There comes a time in every person’s life that a certain discussion needs to be had, either as the presenter of certain life-affirming facts, or as the recipient. While I suspect most of you gentle readers would consider yourselves well versed in these facts, perhaps today I can shed a new light upon them.
Yes, today we’re going to talk about the birds and the bees.
Let me tell you ’bout the birds and the bees
And the flowers and the trees
And the moon up above
And a thing called love
These are the first few lines from “The Birds and the Bees” song, which came out in the mid 60’s. They provide a framework for today’s discussion.
On the south side of my backyard, a hummingbird feeder has stood sentry for several years. Long enough for the Humm family of birds to set up residence, flitting around, dueling intruders: the father Dinger, the mother Bao, and an annual crop of youngster(s?). They’re Anna’s Hummingbirds, a hardy breed that sticks around through the winter.
Wait, what sort of birds and bees did you think I was talking about? 😉
I’m not sure why they stick around, even when the weather gets cold enough to freeze the nectar in the feeder. How does such a tiny bit of fluff survive those cold nights? Why, even in these spring months when flowers abound, do they continue to hit up the feeder?
Must be some good hootch.
Not far from the hummingbird feeder, we have a California Lilac. Not a true Lilac, it still has that lovely lavender color and a refined fragrance that attracts bees, as if the aroma is as potent and intoxicating as the hootch that keeps the hummers around.
Trying to get a decent picture of a bee is a challenge. For starters, I was using a telephoto lens, up close. This means the area front to back that’s in crisp focus is minuscule – maybe even bee size. And when in flight, those little buggers have a tendency to zigzag any which direction.
I don’t know if this is still the case, but at one time I heard aeronautical engineers concluded bees don’t have enough wing area to support their size in flight. Clearly, nature has its own idea about physics.
As you might guess, it took quite a few tries to get these shots. I hope you’re thinking they’re the bee’s knees.
At one point, I was thinking the theme of this post would be macro photography. Then while shooting the bees (not to be confused with shooting the breeze), the hummingbirds started flitting around next door, inviting more pictures. The new theme became obvious.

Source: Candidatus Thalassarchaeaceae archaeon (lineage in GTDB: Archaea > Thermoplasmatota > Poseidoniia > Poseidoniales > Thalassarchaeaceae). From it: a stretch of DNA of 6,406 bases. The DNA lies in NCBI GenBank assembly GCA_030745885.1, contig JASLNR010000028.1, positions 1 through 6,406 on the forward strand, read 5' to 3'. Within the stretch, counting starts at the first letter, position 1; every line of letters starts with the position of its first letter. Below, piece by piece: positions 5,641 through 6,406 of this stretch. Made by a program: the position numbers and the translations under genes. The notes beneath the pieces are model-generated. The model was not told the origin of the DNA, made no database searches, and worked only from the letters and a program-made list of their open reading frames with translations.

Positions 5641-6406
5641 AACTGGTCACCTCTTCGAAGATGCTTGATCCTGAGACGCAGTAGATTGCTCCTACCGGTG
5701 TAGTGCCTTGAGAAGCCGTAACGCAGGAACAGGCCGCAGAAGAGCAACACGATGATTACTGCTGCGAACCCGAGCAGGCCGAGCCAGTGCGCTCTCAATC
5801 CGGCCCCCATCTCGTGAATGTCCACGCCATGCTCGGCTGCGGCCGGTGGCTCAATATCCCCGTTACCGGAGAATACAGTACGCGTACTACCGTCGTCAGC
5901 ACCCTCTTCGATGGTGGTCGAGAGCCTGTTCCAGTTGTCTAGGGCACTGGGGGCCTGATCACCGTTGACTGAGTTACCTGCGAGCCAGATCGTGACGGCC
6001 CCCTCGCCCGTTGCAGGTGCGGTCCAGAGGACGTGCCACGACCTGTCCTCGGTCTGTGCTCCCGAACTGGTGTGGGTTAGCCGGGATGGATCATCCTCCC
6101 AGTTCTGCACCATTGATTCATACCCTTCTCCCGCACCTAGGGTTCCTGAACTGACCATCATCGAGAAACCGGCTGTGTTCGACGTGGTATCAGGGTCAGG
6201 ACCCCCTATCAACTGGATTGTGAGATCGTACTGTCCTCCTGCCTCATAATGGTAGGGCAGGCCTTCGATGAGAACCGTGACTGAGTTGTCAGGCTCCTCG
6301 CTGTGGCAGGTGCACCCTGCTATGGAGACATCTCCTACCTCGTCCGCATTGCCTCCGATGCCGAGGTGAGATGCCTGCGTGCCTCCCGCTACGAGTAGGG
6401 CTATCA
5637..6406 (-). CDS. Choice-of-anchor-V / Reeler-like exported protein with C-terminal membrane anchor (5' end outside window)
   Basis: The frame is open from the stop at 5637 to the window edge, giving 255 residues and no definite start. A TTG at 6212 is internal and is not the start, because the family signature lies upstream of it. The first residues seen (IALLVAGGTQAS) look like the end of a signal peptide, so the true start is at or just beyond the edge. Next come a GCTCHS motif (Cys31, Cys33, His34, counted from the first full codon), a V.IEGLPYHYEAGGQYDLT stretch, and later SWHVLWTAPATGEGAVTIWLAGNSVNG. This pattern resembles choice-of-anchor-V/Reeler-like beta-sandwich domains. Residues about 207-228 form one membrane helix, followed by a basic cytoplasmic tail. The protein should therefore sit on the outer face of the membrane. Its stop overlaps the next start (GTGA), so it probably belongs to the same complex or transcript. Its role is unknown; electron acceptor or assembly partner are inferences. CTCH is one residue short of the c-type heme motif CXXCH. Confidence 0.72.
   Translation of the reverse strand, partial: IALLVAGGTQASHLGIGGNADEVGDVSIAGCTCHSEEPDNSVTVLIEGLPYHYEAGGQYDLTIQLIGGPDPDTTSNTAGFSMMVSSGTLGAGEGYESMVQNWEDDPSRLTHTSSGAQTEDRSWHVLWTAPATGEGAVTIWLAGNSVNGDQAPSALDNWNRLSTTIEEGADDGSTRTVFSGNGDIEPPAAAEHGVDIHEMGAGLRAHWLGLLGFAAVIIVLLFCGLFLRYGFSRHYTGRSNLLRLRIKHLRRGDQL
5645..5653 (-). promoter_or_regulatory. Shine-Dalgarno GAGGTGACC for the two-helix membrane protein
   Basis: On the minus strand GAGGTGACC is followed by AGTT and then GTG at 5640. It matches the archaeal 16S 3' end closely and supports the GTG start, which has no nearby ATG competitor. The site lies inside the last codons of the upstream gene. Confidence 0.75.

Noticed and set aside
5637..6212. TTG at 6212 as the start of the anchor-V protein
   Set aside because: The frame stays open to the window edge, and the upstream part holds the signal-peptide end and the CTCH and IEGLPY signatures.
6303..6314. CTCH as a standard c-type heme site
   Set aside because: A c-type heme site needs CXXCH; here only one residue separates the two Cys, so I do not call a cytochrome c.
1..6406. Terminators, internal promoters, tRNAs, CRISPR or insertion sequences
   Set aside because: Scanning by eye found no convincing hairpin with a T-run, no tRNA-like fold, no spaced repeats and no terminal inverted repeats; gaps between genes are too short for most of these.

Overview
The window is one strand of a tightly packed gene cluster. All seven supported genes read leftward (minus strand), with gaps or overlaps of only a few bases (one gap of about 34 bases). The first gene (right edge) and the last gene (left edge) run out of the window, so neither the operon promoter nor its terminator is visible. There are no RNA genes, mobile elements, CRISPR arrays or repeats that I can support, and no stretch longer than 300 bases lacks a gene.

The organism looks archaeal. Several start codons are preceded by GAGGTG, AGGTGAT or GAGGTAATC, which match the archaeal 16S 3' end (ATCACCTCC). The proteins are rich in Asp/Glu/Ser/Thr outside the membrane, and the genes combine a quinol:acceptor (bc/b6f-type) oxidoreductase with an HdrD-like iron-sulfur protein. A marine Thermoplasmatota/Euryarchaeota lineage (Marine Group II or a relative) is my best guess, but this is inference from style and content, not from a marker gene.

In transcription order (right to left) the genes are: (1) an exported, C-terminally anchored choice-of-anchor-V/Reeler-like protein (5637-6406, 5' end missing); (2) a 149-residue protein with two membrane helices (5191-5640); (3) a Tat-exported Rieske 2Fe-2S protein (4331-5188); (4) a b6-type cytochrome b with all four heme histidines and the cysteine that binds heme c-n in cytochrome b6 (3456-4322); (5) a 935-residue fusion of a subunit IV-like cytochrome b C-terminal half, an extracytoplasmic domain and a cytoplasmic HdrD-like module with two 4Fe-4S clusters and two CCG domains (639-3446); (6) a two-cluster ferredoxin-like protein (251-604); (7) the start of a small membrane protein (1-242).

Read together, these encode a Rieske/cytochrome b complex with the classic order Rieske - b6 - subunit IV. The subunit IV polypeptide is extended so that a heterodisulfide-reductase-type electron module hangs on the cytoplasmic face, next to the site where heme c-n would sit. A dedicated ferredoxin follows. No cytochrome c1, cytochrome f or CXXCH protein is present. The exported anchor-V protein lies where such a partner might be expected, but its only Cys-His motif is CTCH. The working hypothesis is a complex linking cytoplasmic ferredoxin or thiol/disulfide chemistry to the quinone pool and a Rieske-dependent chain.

Still, there’s a backstory for the macro shots. About a month ago, my cell phone had a brain aneurysm and fell into a coma. Needing a new phone, I decided to stop being such a skinflint and go high end this time, simply to get one with a good phone camera. After all, the best camera you have is the one you have with you.
Did you know you can get additional lenses for cell phones? There are a number of options, but in general they’re designed to let you get a wider view or a more close up view. I picked up an attachment that lets me do both: use the full assembly for wide angle and remove the outer element for macro – around 10-15x. It’s my latest photography toy.
I hope this doesn’t bug you. It bugged my wife; she’s been on the warpath against aphids, small caterpillars, anything that’s chewing up the flowers. She saw this image and with blood in her eye and spray bottle of diluted dish soap in hand, demanded to know “where is that!”
We do like our flowers. Such inspiring patterns, such beautiful colors…
Hey, black and white are colors too!
I have to admit though, I was torn on this clematis photo, it looked good in color too.
Flowers of a delicate white (see that first macro shot) and equally delicate violet, the color version was going to make the cut.
But then I saw it in black and white in one of my presets and I liked the mood.
There’s something about sitting in your backyard on a nice spring or summer day, late in the afternoon when the light softens and warms. Blue skies, a gentle breeze (gentle bees too), back-lit leaves add texture to the shapes and patterns.
The eyes see in color. In time, once your imagination gets used to the idea, it can see in black and white as well.
Some folks travel hundreds, even thousands of miles to see trees at the height of their fall colors. I admit I like that too, one need only check a few of my fall posts. But nature reveals even more splendor if you look beyond the colors, see the patterns, the contrasts, the intricate details that make up life.
The Moon Up Above
Dang songwriters. Just when I was grooving on the lyrics, using it to inspire a set of pictures they go and throw me a curve. How the heck am I going to fit an entire sub-planet into a post that focuses on the small stuff? Especially as I haven’t shot any moon pics lately?
Oh well, I’ll just borrow this shot from Visiting A Saint.
It’s the moon. Honest. If you point your camera at the moon and expose for the stars, the moon thinks it’s the biggest star. Reminds me of a few egos…
And A Thing Called Love
While we’re all starry-eyed, the lyrics point us at love.
The world and history are full of folks hitting on this topic in ways both beautiful and manipulative. Unlike a certain bishop at a recent royal wedding, I’ll pass on the pontification – the subject is greater than my writing skills. It’s such a subjective topic, everyone has their own notion of what it is and isn’t. My guess is if I asked you to personally think about it, or more to the point, feel about it, you’d find the answer within. But there is a mystery that, even after all these years, puzzles me. Where does Like end and Love begin?
But in the meantime, the birds and the bees, the flowers and the trees, perhaps even the moon up above – all contribute to a thing called love.